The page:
| 4:19 pm on Jul 24, 2007 (gmt 0)|
The trouble with your scenario is that it assumes Joe Surfer wants to use a general-purpose directory to find a hostel in Rome. In reality, Joe will be perfectly happy to use a tourist-office page about Rome hostels, a page on an independent travel site about Rome hostels, or the Rome page of a specialized hostels directory--any one of which he's likely to find quickly and easily with a Google search.
| 6:43 pm on Jul 24, 2007 (gmt 0)|
The trouble for some of us will be weaning off people off the Search engine addiction
Guys, before they came along, you where using us directories, an hey we also have flash search functions too,
Fortunately, the majority of humanity do not think like the webmaster, who has had to live with the brilliance of the "hot" SE's
Yes I know the SE's are really good, infact they're awesome
But do you never feel the urge to check up some where different?
The good new for me is that the budgeoning traffic to various directories tells me that people are using directories, though this may be hard for folk who haven't seen the stats or who are totally SE dependent to understand.
My thing here is to persuade some of you chaps to join them in using your local directory
| 6:56 pm on Jul 24, 2007 (gmt 0)|
One issue is that your directory would get pegged as being spam by the major search engines. Whereas google will not treat DMOZ as spam.
We have tried this and they do not get much credit in the SERPS. Your directory looks like a link farm if its quality or not. If you have had a different experience I would like to know but this is what I have seen.
I think a lot of the other issues with DMOZ also come from the fact that they have a "good old boys club" for the editors. Not sure how you fix this.
| 7:16 pm on Jul 24, 2007 (gmt 0)|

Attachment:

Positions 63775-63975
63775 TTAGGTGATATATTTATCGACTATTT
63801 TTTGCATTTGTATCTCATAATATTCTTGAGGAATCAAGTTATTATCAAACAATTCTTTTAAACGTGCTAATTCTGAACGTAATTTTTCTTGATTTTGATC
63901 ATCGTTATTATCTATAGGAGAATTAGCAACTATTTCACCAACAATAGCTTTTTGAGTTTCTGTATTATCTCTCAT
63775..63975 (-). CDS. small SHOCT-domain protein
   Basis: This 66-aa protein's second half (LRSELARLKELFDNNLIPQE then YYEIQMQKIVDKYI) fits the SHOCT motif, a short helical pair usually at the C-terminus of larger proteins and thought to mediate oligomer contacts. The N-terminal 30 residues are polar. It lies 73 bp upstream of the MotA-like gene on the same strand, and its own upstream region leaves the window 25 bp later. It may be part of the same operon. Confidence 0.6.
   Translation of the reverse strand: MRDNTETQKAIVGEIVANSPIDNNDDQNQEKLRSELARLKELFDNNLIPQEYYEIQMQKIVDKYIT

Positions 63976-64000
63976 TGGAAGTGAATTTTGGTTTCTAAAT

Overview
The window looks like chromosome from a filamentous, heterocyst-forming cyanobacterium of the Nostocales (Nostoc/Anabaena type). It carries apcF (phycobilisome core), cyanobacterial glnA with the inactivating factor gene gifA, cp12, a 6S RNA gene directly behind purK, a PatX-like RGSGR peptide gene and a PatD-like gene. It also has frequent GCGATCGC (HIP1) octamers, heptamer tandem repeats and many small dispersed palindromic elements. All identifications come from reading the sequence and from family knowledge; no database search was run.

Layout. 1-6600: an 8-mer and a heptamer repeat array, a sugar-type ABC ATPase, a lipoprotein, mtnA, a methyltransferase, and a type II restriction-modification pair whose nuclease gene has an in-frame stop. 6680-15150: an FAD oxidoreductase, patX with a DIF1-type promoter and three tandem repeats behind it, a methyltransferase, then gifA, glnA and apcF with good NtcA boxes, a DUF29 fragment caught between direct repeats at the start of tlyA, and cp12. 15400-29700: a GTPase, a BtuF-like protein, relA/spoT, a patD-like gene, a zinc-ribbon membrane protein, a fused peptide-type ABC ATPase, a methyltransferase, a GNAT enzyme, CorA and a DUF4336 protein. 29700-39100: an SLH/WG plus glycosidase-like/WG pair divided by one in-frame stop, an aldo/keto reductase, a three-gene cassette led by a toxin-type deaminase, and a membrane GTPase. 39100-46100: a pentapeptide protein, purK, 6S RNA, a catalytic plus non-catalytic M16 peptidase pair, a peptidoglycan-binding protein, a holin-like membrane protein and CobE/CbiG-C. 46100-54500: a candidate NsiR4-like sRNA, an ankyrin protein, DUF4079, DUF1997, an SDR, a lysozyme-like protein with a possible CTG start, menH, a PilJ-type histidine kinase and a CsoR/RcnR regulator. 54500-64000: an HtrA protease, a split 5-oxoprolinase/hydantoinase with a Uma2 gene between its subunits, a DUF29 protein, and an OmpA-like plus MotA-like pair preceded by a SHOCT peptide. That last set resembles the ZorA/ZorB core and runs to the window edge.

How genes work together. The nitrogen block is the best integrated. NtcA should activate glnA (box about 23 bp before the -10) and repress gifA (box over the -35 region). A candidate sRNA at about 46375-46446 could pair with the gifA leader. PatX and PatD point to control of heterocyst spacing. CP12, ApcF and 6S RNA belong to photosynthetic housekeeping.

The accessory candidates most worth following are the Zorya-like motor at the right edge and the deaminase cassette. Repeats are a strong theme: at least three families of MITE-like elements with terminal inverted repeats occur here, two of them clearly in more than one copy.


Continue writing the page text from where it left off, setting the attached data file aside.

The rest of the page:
>>Why doesn't a new and improved competitor to DMOZ arise?
I think the biggest reason is the lack of a compelling business justification for such an effort. If human-edited directories were wildly profitable, someone would get some venture capital, hire a bunch of humans, and create one.
Why isn't such a directory profitable when you can monetize popular content relatively easily? Fundamentally, a directory is not the most useful way for users to find websites. If it was, DMOZ, the Google directory, the Yahoo directory, and many others would see lots of traffic. In fact, they are all marginal compared to the big Web search engines.
While the hiearchical structure can be useful for certain kinds of searches, it also tends to pigeonhole sites. That may be fine for some small, single-purpose sites, but doesn't work well for big sites with diverse content that operate across many geographic locations. For those sites, a directory builder must either create a bazillion listings for that site (generally not good) or list it under a few appropriate categories and skip the rest(problematic for searchers).
The volunteer aspect of DMOZ may be limiting, but only because of the highly controlled editor selection process. Wikipedia shows that massive volunteer efforts can be made to work. If the directory concept was a huge winner, we'd have a huge Directopedia by now. We don't. So I wouldn't blame DMOZ's shortcomings on being a volunteer effort.
The closest thing to a DMOZ competitor (from a user benefit standpoint) is Mahalo, the "human edited search engine." The concept is different than DMOZ, but at least in part the user benefit is the same - specific topics with the best editor-reviewed sites listed. Whether building and maintaining such a tool is a valid business concept remains to be seen.
| 7:52 pm on Jul 24, 2007 (gmt 0)|
|My thing here is to persuade some of you chaps to join them in using your local directory |
I thought we were talking about "a new and improved competitor to DMOZ," not local directories. Local directories aren't competing with DMOZ; they're competing with search engines and the phone book. (How many people go to DMOZ when they're looking up a local nightclub, restaurant, optician, or hardware store?)
| 9:07 pm on Jul 24, 2007 (gmt 0)|
|Folks, we already know "how bad DMOZ is" |
Then why have a thread about DMOZ at all as I think it's highly irrelevant.
Much like the Yahoo directory is becoming more and more irrelevant as well.
As a matter of fact, the DMOZ directory is SO IRRELEVANT to Google that you'll be hard pressed to find the copy that Google uses as their own directory. It used to be that Google had searching of the directory as an easy to find option, then it moved to "More..." and then it was pushed to the back of the bus on a more obscure page.